The Sequence Ontology (SO) (http://sequenceontology.org/) provides the terminology and relations to describe the key features for genomics and other structural sequence annotation. The SO is pioneering the OBO Foundry ontologies in using cross product terms (terms explicitly defined using two or more other ontology terms) to manage ontology editing, with over 194 examples. SO terms are increasingly used in genomic annotation, and have become the standard terminology for annotation sharing and dispersal for the model organism community. There is active development of the ontology and terms and changes can be suggested to SO using the term tracker.
The SO provides tools to both browse the ontology and document it using the miSO browser and the SO wiki. The browser searches either CVS revisions or releases, by term, synonym or ID, and provides a fully reasoned image of the term and relations. The SO wiki provides the user with automated documentation of the status of the term, and the opportunity for manual ‘community based’ documentation. SO also provides tools to support the update of legacy sequence to SO compliant formats such as gff3. Links to all of these resources can be found on the SO web site.
GO Consortium members annotate gene products using both electronic and manual methods, refining these methods as new analytical techniques and experimental methods become available. The resulting annotation sets are deposited in the GO repository and GO database and are available for querying using AmiGO. Table 1 shows the current numbers of datasets, annotated gene products, and species in which gene products are annotated.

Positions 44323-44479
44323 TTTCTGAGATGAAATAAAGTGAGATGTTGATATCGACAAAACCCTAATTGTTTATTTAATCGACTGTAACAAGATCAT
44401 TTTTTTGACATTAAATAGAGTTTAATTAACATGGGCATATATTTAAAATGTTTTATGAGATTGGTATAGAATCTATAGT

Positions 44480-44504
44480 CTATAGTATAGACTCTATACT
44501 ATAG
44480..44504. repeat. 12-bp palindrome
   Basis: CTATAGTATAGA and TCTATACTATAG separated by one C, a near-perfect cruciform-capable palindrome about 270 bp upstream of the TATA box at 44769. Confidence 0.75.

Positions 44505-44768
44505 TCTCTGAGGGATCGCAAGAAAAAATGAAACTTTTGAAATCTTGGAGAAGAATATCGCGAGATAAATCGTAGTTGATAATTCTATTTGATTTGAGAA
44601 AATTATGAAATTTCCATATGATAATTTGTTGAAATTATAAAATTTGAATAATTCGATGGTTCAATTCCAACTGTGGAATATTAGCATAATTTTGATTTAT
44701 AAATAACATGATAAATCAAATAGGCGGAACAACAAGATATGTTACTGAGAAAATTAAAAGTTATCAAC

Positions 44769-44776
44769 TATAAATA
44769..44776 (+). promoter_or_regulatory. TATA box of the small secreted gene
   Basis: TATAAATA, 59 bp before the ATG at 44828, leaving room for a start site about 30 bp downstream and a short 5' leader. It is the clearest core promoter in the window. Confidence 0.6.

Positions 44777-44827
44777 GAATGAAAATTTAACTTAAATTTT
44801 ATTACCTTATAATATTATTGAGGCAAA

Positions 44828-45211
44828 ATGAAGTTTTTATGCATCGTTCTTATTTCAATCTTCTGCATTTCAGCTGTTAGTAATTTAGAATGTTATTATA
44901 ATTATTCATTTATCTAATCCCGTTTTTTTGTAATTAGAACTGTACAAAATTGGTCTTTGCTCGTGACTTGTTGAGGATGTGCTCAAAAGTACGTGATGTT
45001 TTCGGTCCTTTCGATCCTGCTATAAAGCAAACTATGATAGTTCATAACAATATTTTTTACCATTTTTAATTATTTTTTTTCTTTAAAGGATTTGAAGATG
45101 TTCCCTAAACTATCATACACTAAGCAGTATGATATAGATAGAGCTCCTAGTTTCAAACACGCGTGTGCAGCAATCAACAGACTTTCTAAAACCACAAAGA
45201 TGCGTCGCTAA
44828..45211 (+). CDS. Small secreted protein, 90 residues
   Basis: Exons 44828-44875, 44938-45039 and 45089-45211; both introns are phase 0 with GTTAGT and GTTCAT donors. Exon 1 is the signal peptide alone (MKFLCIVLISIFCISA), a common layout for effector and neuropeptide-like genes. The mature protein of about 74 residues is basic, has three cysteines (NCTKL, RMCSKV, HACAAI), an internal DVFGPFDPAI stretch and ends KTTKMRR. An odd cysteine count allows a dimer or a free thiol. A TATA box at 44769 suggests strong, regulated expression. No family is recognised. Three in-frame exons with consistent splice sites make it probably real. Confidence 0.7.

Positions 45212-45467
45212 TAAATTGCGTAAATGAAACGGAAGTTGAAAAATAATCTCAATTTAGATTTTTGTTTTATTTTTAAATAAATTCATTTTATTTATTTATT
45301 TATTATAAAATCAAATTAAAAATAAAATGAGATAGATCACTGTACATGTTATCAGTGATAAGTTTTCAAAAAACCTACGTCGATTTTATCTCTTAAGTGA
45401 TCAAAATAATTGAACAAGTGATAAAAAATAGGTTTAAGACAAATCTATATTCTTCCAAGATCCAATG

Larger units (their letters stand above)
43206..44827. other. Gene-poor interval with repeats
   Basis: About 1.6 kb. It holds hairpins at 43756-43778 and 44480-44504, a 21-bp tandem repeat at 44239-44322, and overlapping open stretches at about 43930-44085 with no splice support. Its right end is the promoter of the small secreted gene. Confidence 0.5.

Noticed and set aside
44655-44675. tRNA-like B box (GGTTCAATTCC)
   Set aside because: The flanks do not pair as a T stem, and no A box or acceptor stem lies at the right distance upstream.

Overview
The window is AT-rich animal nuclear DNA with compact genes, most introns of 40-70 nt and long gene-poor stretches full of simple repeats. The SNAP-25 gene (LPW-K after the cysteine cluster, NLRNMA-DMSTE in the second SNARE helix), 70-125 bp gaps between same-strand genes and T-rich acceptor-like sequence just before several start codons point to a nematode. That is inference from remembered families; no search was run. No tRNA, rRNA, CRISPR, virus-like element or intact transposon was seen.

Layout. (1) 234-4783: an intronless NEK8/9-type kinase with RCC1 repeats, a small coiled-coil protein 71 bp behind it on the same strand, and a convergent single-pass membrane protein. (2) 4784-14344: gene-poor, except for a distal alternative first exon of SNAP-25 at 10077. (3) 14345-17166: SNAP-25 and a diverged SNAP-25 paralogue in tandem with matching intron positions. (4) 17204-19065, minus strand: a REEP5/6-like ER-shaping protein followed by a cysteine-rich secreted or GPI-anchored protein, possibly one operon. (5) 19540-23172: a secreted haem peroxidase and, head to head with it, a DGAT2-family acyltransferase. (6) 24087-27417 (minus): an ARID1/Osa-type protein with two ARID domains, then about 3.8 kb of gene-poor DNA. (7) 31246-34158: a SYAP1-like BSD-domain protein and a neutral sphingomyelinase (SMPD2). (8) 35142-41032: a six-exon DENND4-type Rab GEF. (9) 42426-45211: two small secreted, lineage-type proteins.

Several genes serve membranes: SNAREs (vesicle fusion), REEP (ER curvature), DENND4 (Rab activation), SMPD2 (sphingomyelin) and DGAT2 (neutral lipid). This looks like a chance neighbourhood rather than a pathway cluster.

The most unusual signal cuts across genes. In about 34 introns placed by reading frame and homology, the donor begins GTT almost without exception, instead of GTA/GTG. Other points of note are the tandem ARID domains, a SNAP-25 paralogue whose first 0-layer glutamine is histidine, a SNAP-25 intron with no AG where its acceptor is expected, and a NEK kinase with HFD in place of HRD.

The Reference Genome project (3) jointly annotates groups of genes across 12 organisms with an emphasis on coordinated annotation of highly conserved genes and genes of particular biomedical importance. Inferences of functions are made using PAINT (Phylogenetic Annotation INferencing Tool) software, which visualizes the annotations in a phylogenetic framework [see Mi et al., this issue (4)]. Reference genome annotation is an important aspect of the GO project in that it takes experimentally derived biological knowledge from a limited number of model organisms and uses that to infer knowledge about similar gene products in other organisms within a phylogenetically based framework. This type of annotation and inference extends the ability of GO to be useful in many different biological contexts.
The GO community develops and uses a freely available Java-based ontology editor, OBO-Edit (5) (http://www.oboedit.org). OBO-Edit 2.0 was released in April 2009 with many improvements to support ontology editors working with updated versions of GO. The new version has completely customizable panel configuration and a graph-based ontology editor as well as improved searching abilities with an auto-complete feature. To support cross products and automated ontology quality control, OBO-Edit 2.0 has enhanced cross product editing, extended reasoning capabilities including a new Rule Based Reasoner, and the ability to assert implied links and remove redundant ones.
AmiGO (6) (http://amigo.geneontology.org), the GO web-based browser, has undergone a large number of improvements with many new features added over several public releases. AmiGO now includes a term enrichment tool (used to find significant shared GO terms or parents of those GO terms in gene products), ontology slimming (used to map annotations of gene products to higher-level terms), community annotation (in association with the GONuts wiki, http://gowiki.tamu.edu), and support for the Reference Genome Project (including special visualizations). AmiGO now displays the regulates relations and includes electronic (IEA) annotations.